there is the feeling of plenitude, of power, which seeks to overflow, the
happiness of high tension, the consciousness of a wealth which would fain
give and bestow:—the noble man also helps the unfortunate, but not—or
scarcely—out of pity, but rather from an impulse generated by the super-
abundance of power. The noble man honours in himself the powerful one,
him also who has power over himself, who knows how to speak and how
to keep silence, who takes pleasure in subjecting himself to severity and
hardness, and has reverence for all that is severe and hard. “Wotan placed a
hard heart in my breast,” says an old Scandinavian Saga: it is thus rightly
expressed from the soul of a proud Viking. Such a type of man is even
proud of not being made for sympathy; the hero of the Saga therefore adds
warningly: “He who has not a hard heart when young, will never have
one.” The noble and brave who think thus are the furthest removed from
the morality which sees precisely in sympathy, or in acting for the good of

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others, or in dèintèressement, the characteristic of the moral; faith in one-

self, pride in oneself, a radical enmity and irony towards “selflessness,”
belong as definitely to noble morality, as do a careless scorn and precau-
tion in presence of sympathy and the “warm heart.”
It is the powerful who know how to honour, it is their art, their domain for
invention. The profound reverence for age and for tradition—all law rests
on this double reverence,— the belief and prejudice in favour of ancestors
and unfavourable to newcomers, is typical in the morality of the powerful;
and if, reversely, men of “modern ideas” believe almost instinctively in
“progress” and the “future,” and are more and more lacking in respect
for old age, the ignoble origin of these “ideas” has complacently betrayed
itself thereby.
A morality of the ruling class, however, is more especially foreign and ir-
ritating to present-day taste in the sternness of its principle that one has
duties only to one’s equals; that one may act towards beings of a lower
rank, towards all that is foreign, just as seems good to one, or “as the heart
desires,” and in any case “beyond good and evil”: it is here that sympathy
and similar sentiments can have a place. The ability and obligation to ex-
ercise prolonged gratitude and prolonged revenge—both only within the
circle of equals,—artfulness in retaliation, refinement of the idea in friend-
ship, a certain necessity to have enemies (as outlets for the emotions of
envy, quarrelsomeness, arrogance—in fact, in order to be a good friend):
all these are typical characteristics of the noble morality, which, as has
been pointed out, is not the morality of “modern ideas,” and is therefore at
present difficult to realize, and also to unearth and disclose.

[Slave Morality]
It is otherwise with the second type of morality, slave-morality. Suppos-
ing that the abused, the oppressed, the suffering, the unemancipated, the
weary, and those uncertain of themselves should moralize, what will be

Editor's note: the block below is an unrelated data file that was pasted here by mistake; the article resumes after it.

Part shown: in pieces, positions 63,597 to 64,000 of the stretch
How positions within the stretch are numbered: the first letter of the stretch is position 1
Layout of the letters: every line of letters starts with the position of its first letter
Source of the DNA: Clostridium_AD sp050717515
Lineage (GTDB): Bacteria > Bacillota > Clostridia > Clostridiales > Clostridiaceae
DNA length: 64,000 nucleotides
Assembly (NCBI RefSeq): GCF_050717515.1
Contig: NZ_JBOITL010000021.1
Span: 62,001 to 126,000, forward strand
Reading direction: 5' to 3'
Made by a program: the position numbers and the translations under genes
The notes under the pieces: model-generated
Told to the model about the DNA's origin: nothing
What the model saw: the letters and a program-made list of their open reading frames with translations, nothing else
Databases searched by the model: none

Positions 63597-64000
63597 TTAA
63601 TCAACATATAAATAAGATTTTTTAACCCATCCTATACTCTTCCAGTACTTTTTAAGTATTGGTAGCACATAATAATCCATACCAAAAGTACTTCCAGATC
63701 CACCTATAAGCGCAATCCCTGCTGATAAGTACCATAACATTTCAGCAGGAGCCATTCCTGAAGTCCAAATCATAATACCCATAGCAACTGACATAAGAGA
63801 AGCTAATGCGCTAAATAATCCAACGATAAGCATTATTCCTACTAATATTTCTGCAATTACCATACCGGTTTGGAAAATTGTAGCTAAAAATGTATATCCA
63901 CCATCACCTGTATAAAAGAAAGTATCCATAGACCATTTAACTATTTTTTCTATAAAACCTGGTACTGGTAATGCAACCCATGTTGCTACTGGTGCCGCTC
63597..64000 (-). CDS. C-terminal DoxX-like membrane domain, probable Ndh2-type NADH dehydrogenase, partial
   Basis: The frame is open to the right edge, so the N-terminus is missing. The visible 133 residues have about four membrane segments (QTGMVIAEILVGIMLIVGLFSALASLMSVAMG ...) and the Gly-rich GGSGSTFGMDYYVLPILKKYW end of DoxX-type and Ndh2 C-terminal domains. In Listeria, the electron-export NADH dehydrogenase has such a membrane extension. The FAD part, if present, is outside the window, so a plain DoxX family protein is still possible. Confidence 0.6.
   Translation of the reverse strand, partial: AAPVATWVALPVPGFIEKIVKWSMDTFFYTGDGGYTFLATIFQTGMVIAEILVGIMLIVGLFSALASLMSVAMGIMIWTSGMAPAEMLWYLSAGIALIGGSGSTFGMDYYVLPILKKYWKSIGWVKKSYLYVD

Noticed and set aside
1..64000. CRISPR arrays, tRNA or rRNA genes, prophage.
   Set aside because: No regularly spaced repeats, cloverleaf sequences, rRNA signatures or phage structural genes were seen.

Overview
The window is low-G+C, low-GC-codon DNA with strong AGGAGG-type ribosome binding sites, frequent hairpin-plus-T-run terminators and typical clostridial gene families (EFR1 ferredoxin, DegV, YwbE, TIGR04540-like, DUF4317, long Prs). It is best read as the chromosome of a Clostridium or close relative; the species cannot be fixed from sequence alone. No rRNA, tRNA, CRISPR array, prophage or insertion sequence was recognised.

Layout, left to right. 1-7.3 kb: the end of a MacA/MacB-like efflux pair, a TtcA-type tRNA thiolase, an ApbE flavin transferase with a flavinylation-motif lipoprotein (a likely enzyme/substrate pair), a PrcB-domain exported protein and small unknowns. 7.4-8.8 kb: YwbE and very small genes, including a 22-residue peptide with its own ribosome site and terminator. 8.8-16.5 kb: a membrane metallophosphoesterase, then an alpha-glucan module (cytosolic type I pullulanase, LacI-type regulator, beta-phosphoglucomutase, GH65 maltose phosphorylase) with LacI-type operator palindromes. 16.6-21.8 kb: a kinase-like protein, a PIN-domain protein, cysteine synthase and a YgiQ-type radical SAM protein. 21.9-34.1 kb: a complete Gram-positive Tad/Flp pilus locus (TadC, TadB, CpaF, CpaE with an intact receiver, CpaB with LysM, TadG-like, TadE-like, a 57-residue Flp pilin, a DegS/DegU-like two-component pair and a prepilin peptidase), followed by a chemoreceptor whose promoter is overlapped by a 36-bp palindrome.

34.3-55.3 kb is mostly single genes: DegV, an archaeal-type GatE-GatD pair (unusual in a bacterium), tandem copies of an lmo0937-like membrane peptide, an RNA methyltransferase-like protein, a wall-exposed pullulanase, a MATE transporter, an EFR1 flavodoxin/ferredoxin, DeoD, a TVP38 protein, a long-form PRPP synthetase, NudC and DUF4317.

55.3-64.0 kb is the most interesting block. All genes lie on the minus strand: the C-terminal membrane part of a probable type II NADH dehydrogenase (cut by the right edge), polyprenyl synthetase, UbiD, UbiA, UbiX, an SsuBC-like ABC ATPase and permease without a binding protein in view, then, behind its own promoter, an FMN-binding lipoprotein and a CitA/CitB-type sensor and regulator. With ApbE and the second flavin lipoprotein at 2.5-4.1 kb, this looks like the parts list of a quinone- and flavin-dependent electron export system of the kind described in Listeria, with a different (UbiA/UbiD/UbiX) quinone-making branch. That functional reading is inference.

the common element in their moral estimates? Probably a pessimistic sus-
picion with regard to the entire situation of man will find expression, per-
haps a condemnation of man, together with his situation. The slave has an
unfavourable eye for the virtues of the powerful; he has a skepticism and
distrust, a refinement of distrust of everything “good” that is there hon-
oured—he would fain persuade himself that the very happiness there is
not genuine. On the other hand, those qualities which serve to alleviate the
existence of sufferers are brought into prominence and flooded with light;

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it is here that sympathy, the kind, helping hand, the warm heart, patience,
diligence, humility, and friendliness attain to honour; for here these are the
most useful qualities, and almost the only means of supporting the burden
of existence. Slave-morality is essentially the morality of utility.
Here is the seat of the origin of the famous antithesis “good” and “evil”:—power
and dangerousness are assumed to reside in the evil, a certain dreadfulness,
subtlety, and strength, which do not admit of being despised. According to
slave-morality, therefore, the “evil” man arouses fear; according to master-
morality, it is precisely the “good” man who arouses fear and seeks to
arouse it, while the bad man is regarded as the despicable being.
The contrast attains its maximum when, in accordance with the logical
consequences of slave-morality, a shade of depreciation—it may be slight
and well-intentioned—at last attaches itself to the “good” man of this
morality; because, according to the servile mode of thought, the good man
must in any case be the safe man: he is good-natured, easily deceived, per-
haps a little stupid, un bonhomme. Everywhere that slave-morality gains
the ascendancy, language shows a tendency to approximate the significa-
tions of the words “good” and “stupid.”

[Creation of Values]
A last fundamental difference: the desire for freedom, the instinct for hap-
piness and the refinements of the feeling of liberty belong as necessarily
to slave-morals and morality, as artifice and enthusiasm in reverence and
devotion are the regular symptoms of an aristocratic mode of thinking and
estimating.— Hence we can understand without further detail why love as
a passion—it is our European specialty—must absolutely be of noble ori-
gin; as is well known, its invention is due to the Provencal poet-cavaliers,
those brilliant, ingenious men of the “gai saber,” to whom Europe owes so
much, and almost owes itself.
261. Vanity is one of the things which are perhaps most difficult for a no-
ble man to understand: he will be tempted to deny it, where another kind
of man thinks he sees it self-evidently. The problem for him is to repre-
sent to his mind beings who seek to arouse a good opinion of themselves